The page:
As you know we take our ahem chocolate research very seriously. We have always taught the children at our events about the fantastic journey of chocolate from times of the Mayan civilization to the confections of today. We haven’t quite made it to South America, where it all began, yet. We did however have the pleasure recently of visiting Barcelona, home of the Picasso Museum, architecture by Antoni Gaudi and a city centre beach. We met plenty of scousers n our trip which made us feel very much at home.
Spain was the first European port of call for the cocoa bean, in fact the first chocolate processing plant in Europe was established in….Spain and it was Spanish clergy that popularized the addition of sugar to the chocolate drink that the Aztecs traditionally had with spices such as chilli or cloves. As it had such a huge influence on the modern taste of chocolate, we couldn’t visit Spain without doing a chocolate tour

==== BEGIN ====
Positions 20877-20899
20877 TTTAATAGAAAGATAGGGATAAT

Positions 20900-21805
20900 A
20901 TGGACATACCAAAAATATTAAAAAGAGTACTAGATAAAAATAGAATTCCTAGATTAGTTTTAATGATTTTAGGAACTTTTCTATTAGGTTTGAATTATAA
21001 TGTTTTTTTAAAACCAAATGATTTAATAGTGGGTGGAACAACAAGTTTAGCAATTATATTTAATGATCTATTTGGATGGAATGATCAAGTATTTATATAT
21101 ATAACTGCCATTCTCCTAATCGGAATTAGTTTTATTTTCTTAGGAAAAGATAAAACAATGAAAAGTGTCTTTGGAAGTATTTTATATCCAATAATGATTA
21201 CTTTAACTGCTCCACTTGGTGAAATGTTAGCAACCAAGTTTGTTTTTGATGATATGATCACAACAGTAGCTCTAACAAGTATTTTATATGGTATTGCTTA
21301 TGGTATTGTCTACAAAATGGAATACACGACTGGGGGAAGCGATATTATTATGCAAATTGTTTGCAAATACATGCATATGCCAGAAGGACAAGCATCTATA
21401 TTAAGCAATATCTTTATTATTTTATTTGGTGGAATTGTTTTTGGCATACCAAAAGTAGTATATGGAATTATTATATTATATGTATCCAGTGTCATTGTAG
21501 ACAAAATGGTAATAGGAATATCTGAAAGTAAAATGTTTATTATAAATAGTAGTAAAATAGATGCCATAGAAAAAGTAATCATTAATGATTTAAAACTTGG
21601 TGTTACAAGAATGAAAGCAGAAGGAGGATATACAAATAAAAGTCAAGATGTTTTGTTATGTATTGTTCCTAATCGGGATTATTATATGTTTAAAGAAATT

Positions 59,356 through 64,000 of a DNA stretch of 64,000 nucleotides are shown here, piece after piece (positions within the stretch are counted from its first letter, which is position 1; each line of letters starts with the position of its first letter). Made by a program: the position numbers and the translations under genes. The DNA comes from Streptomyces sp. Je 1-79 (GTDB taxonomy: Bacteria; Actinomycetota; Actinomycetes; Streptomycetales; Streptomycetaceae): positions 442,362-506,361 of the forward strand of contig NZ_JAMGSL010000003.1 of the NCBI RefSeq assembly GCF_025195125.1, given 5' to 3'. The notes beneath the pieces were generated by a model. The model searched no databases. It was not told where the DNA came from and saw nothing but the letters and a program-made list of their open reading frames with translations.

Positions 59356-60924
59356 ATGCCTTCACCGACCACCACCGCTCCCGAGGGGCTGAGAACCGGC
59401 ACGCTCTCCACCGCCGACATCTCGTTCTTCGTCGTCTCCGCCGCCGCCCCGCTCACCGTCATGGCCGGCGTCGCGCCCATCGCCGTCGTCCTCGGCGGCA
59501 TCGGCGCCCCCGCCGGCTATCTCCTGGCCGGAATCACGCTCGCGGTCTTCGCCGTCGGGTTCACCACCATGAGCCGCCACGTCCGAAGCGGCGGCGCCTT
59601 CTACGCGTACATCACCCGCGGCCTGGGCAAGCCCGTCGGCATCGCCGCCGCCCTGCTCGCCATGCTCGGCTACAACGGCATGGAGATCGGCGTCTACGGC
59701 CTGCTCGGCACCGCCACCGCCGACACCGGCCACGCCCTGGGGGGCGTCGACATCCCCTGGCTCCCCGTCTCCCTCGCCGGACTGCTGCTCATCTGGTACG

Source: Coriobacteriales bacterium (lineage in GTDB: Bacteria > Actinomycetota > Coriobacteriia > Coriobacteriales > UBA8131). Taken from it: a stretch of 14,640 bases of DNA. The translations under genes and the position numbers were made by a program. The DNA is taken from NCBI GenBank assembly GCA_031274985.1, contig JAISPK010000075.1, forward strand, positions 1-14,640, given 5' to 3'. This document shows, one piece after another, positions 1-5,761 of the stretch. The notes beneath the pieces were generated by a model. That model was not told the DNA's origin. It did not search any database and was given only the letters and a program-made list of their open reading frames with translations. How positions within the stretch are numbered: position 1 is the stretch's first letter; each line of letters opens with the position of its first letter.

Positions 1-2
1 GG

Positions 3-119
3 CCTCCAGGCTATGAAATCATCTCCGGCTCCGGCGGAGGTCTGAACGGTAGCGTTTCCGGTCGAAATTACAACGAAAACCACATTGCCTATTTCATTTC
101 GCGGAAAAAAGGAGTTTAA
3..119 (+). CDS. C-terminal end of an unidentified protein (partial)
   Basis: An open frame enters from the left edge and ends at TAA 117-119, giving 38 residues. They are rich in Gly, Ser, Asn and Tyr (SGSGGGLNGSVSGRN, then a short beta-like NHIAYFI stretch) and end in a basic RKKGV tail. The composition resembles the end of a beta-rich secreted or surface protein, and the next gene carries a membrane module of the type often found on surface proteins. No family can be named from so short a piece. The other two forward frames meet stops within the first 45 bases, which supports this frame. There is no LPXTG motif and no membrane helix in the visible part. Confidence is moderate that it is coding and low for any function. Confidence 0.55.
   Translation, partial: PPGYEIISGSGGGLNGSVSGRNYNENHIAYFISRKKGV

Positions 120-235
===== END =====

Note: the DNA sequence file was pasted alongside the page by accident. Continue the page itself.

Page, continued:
There are a few options available in terms of city tours. We chose to go with Cristina Garcia, the founder of the Barcelona Chocolate Tours, www.barcelonachocolatetours.com. Cristina is, as can imagine, passionate about chocolate and she was kind enough to guide us around the city’s chocolate museum, school and several of its finest ‘chocolaterias’ (chocolate houses).
The cost of the tour was very good value, covering coffee, treats and chocolate tastings at different locations including Bubo Barcelona where we tasted Xabina, winner of the ‘world’s best chocolate cake’ award in 2005. Four layers of praline, cocoa beans, cappuccino sponge, Madagascan vanilla and chocolate mousse (Yum!).
The visit to the Chocolate Museum was one of our tour highlights, it houses a culinary school, with lovely windows out onto the courtyards where one can watch trainee patisserie chefs at work. Another quirk is that entry through the turnstiles is via the scanning of a chocolate bar that is given to you. An edible ticket stub, Genius!